|Reggie:I have a 17 year old Tudor
PA that just exposed water damage on one side of the house. It
the construction is stucco coating, over OSB board, over heavy mil
sheeting, over a foil wrapped board and onto wall studs. The
is stained cedar. The leakage is migrating out from a horizontal cedar
board and to the surface of the stucco. My guess is that the seam
between OSB boards lies under the cedar board. The framing has no
caulking and no flashing. I do not see any mesh, definitely no
1. What is the foil board?
2. What options are available to upgrade this construction to
more durable one and hold same thickness to match window depth?
3. Is caulking between framing and stucco recommended?
4. Is some kind of flashing recommended, if so describe type?
5. Can this be an insurance claim, eg. are there any known
construction uses that have had historical
6. What to do about other sides of the house?7. What is Tyvek
8. Are pre-stucco panels available to buy and recommended to
Finish is skip-trowel pattern.
What you may have is a material that came out
17 years ago and was an early
form of synthetic stucco.
I have only seen this once and
had someone write me
from North Carolina that had this
on his house.
It was applied to the foil covered
This material came in bags and
was mixed with a
drill and applied to the foil
sheathing. The house we worked
on was an owner built tudor style
house in Alexandria.
We stuccoed a stair tower that
was started years before
and never finished. We used lath
and stucco, of course.
The then current owners showed
me the leftover bags
with instructions on how to put
it on foil-backed sheathing.
I required no lath. The owner
put it on real rough and painted it white.
I don't remember who made this
stuff and have only
heard of it twice.
Another material you may have are the pre-made stucco
you referred to. These were used
on a lot of tudor style houses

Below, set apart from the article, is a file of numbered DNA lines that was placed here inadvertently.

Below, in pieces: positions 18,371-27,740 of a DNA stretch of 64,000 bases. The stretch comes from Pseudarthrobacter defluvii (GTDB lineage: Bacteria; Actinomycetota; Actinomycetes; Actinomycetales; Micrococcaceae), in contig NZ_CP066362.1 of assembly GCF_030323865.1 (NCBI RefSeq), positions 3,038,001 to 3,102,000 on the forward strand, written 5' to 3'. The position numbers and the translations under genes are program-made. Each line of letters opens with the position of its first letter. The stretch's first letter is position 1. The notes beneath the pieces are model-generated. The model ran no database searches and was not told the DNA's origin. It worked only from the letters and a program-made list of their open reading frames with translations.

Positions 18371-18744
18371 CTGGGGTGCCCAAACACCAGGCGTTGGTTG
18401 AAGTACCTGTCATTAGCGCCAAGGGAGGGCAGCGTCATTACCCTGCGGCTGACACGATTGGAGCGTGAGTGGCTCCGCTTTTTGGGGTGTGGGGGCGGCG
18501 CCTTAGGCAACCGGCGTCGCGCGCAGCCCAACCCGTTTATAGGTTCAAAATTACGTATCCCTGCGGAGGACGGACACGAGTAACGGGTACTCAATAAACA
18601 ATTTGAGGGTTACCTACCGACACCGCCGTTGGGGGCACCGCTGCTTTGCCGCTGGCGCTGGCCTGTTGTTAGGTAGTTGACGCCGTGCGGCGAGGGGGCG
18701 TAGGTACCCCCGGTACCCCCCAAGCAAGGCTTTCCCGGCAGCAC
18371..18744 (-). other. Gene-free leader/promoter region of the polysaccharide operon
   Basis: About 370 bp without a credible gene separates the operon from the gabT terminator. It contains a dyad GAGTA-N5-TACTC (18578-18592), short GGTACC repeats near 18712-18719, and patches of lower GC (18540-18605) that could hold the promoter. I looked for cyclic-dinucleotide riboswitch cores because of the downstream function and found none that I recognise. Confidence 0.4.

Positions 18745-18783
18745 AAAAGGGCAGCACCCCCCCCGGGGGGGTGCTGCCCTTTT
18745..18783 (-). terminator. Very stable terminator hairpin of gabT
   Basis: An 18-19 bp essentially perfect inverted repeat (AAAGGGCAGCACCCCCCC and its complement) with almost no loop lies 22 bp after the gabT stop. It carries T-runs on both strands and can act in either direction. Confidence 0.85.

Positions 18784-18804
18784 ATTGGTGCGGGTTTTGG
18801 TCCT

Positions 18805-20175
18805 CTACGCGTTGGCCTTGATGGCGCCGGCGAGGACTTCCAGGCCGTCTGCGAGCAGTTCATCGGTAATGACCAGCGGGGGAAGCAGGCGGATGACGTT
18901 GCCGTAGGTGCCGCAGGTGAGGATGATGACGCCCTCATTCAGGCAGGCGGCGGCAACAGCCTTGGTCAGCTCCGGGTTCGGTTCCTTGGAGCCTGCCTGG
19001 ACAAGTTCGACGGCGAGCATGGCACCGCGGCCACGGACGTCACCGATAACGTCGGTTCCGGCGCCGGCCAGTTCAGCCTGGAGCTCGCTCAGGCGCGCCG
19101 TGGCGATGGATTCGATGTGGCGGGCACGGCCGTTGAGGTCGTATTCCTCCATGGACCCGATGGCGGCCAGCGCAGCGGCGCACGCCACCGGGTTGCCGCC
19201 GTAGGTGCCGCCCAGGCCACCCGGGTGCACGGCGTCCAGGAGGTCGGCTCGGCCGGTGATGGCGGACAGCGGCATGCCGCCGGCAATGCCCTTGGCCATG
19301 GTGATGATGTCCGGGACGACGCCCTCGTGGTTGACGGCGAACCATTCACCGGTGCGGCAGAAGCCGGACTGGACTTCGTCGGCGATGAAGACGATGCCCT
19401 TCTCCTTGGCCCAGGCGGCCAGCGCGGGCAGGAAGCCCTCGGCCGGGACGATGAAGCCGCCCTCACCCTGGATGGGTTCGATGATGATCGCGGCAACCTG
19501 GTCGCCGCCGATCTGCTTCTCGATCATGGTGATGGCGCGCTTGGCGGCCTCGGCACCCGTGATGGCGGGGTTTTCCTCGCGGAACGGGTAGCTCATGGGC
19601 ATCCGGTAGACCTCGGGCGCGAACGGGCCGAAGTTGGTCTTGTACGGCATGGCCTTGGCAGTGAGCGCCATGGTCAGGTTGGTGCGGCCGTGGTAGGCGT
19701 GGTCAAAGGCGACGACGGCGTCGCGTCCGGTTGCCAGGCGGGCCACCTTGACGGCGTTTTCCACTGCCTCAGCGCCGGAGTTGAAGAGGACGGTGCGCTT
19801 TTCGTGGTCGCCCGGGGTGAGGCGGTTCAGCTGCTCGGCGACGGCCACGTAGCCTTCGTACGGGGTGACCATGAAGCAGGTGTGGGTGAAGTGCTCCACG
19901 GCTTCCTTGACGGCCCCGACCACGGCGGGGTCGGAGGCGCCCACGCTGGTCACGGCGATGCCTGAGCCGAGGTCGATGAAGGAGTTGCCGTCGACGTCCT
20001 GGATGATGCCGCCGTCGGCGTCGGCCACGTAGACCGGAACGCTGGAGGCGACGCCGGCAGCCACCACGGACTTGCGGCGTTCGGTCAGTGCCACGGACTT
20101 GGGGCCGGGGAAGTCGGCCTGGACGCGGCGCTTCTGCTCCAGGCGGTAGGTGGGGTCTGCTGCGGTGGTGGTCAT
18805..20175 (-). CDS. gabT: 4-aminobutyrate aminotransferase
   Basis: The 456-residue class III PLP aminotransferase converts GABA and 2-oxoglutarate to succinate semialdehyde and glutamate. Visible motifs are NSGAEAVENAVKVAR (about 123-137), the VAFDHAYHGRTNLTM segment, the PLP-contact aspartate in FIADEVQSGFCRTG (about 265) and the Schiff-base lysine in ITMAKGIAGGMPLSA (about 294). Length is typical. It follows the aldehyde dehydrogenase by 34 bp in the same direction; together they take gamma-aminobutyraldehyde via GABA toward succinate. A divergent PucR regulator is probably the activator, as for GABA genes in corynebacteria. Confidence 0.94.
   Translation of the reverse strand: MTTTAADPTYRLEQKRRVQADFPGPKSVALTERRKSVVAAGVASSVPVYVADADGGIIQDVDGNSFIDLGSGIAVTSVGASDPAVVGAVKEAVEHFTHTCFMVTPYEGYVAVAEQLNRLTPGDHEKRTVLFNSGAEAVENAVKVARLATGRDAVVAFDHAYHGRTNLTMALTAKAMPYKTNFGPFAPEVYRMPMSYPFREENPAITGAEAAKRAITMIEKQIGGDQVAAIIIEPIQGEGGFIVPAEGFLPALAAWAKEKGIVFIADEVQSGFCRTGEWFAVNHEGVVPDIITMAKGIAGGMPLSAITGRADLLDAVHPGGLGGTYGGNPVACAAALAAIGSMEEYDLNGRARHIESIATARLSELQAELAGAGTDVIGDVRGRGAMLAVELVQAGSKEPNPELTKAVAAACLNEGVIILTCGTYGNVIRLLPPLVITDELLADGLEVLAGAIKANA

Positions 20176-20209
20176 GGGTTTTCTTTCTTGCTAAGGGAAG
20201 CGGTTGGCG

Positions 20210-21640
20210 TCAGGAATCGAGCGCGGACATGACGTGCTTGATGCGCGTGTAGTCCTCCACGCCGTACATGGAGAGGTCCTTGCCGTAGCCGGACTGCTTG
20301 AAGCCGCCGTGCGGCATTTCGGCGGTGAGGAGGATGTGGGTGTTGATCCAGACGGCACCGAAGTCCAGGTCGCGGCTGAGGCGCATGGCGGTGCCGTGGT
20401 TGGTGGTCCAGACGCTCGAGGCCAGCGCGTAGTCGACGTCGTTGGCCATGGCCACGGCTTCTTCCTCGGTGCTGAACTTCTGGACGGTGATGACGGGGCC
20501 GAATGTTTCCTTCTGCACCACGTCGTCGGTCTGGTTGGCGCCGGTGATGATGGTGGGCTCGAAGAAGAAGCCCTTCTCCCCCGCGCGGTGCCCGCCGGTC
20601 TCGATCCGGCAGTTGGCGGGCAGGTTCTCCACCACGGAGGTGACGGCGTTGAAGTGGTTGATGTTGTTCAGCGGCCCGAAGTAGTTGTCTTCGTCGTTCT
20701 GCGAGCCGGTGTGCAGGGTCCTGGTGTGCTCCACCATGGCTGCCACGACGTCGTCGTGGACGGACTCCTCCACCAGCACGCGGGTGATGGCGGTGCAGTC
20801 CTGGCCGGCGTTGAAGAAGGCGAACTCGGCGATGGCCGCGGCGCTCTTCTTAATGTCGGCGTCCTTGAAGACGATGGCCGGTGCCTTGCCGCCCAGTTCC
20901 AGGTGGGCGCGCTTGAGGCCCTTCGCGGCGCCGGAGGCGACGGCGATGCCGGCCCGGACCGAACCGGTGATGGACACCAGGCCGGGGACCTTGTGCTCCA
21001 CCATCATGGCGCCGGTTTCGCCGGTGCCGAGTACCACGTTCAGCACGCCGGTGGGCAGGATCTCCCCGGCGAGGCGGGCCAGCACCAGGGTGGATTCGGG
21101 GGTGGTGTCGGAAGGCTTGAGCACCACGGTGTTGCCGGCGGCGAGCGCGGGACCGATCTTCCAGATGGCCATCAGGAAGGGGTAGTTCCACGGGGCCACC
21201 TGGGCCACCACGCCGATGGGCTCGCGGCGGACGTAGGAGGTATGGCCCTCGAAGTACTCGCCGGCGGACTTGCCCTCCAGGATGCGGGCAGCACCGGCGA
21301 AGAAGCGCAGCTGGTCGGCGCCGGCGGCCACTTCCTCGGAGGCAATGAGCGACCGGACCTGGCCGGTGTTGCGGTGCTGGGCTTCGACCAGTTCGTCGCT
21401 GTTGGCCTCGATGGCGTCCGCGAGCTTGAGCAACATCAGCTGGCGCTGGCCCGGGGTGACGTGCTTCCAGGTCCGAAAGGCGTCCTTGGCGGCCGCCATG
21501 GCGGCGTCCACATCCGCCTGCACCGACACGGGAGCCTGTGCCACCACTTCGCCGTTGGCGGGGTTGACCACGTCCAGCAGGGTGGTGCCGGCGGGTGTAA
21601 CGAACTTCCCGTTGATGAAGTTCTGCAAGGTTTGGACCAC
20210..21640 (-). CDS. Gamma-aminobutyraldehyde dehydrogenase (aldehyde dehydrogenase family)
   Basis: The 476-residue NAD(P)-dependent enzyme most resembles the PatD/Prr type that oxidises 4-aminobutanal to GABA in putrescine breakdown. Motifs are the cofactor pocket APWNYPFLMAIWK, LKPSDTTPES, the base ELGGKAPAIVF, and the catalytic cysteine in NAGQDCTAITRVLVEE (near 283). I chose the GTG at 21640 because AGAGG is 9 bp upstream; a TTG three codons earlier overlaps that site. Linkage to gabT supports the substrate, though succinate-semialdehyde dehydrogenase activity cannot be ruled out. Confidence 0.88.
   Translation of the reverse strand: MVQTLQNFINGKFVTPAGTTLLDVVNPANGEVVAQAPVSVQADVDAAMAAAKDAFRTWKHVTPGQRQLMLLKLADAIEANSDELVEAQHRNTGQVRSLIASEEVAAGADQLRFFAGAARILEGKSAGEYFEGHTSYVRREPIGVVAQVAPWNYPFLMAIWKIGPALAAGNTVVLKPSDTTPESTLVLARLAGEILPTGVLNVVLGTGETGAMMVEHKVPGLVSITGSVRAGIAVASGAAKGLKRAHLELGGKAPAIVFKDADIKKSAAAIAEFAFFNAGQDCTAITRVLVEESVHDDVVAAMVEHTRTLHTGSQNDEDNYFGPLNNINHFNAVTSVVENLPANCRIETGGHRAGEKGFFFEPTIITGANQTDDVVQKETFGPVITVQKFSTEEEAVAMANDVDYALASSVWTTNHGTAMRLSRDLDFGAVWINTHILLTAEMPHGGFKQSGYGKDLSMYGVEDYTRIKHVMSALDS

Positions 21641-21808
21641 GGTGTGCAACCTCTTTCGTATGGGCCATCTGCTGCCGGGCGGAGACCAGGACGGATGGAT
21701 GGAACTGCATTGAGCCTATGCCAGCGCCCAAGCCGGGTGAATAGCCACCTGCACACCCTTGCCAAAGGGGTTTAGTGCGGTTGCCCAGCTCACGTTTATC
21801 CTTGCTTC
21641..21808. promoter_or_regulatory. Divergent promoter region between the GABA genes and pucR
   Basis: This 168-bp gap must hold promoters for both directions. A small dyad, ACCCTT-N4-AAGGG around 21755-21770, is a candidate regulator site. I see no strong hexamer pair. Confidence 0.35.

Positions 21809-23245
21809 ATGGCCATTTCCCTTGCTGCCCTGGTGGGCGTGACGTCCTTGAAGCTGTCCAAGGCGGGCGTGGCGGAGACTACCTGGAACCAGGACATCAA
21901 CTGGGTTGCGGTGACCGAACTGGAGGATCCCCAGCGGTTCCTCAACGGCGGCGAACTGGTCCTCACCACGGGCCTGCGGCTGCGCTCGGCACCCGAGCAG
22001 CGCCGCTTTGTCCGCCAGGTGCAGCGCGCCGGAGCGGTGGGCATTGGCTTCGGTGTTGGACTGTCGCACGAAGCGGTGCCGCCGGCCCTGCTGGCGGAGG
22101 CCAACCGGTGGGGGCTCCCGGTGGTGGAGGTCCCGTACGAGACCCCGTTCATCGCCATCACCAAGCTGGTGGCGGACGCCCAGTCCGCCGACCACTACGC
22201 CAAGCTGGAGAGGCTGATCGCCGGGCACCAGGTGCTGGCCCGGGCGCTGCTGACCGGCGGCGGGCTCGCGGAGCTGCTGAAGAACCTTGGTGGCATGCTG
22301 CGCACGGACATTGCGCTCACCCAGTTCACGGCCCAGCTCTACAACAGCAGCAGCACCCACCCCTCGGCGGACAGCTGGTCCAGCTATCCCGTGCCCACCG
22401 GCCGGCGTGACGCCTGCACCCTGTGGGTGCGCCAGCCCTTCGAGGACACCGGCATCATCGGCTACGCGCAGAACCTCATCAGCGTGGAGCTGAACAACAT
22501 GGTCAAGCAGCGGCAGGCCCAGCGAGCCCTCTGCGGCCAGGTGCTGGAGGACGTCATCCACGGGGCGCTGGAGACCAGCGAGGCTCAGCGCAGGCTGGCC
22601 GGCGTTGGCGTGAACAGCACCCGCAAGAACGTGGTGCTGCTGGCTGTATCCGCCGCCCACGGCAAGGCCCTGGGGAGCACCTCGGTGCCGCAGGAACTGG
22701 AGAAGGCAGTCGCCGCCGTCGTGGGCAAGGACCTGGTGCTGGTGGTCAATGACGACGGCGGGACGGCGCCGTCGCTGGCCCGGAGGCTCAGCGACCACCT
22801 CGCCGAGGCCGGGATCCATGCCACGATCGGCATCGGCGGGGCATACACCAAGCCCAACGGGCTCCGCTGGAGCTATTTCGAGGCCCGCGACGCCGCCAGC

in the last 30 years. They are
masonite(see attachment) and
I think they quit making them
after the lawsuits over masonite siding.
MASONITE I copied this from Here
Masonite Hard Board - (Masonite) - did have a class action suit filed.
The hard board siding was not used a great deal in the Pacific
but you do find it from time to time. Most of the Masonite hard board
came in panel form. On expensive
homes you might find the Masonite "clad board". This is where Masonite
covered the hard board siding with a "stucco" appearing material. This
material was used on houses where people wanted to have a "tudor"
home. If you have Masonite
Hard Board siding you may call their claim line at
Here is a picture of a
tore of a 15 year old house.
We pulled it off with our
Even if they still made
doubt you would want this stuff on
your house, if you knew what it
was. It has about the strength of
cardboard. Still, you may have
it and probably can file a claim
with the manufacturer.
Ideally a tudor house
a flashing over every
horizontal member. Most people
elect not to do this
due to appearance. You honestly
can only see 1/4"
of the flashing and usually these
are so high off the ground
you can't even see them unless
you really stare.
We are getting ready to stucco
an addition to
match an existing house where
the tudor boards were never
flashed. You can see where the
paint is peeling and the boards
are probably rotting. I should
insist that they be flashed first
to protect the stucco.
Assuming the house has
These boards( the horizontal ones
only) can be flashed
properly if you cut off part of
the stucco over the
board a few inches to nail the
flashing tight to the sheathing.
Then the stucco needs to be
to overlap the sheathing.
If you go to this extreme, you
may want to do the entire panels
so the patch doesn't show.
You can get pre-made flashing
at Home Cheapo for about $2.50
A 10 foot length.
Yes, you should have caulking,
but caulking shouldn't be relied
on 100% to keep the house from
Tyvek is a plastic vapor barrier
applied to sheathing, like tar-paper.
I like tar-paper better.
If this is Masonite or
applied over foil board you can
upgrade to real lath and stucco.
Pittsburgh has a reputation for
good plasterers and I'm sure you
can find someone in your area.
Hope this all makes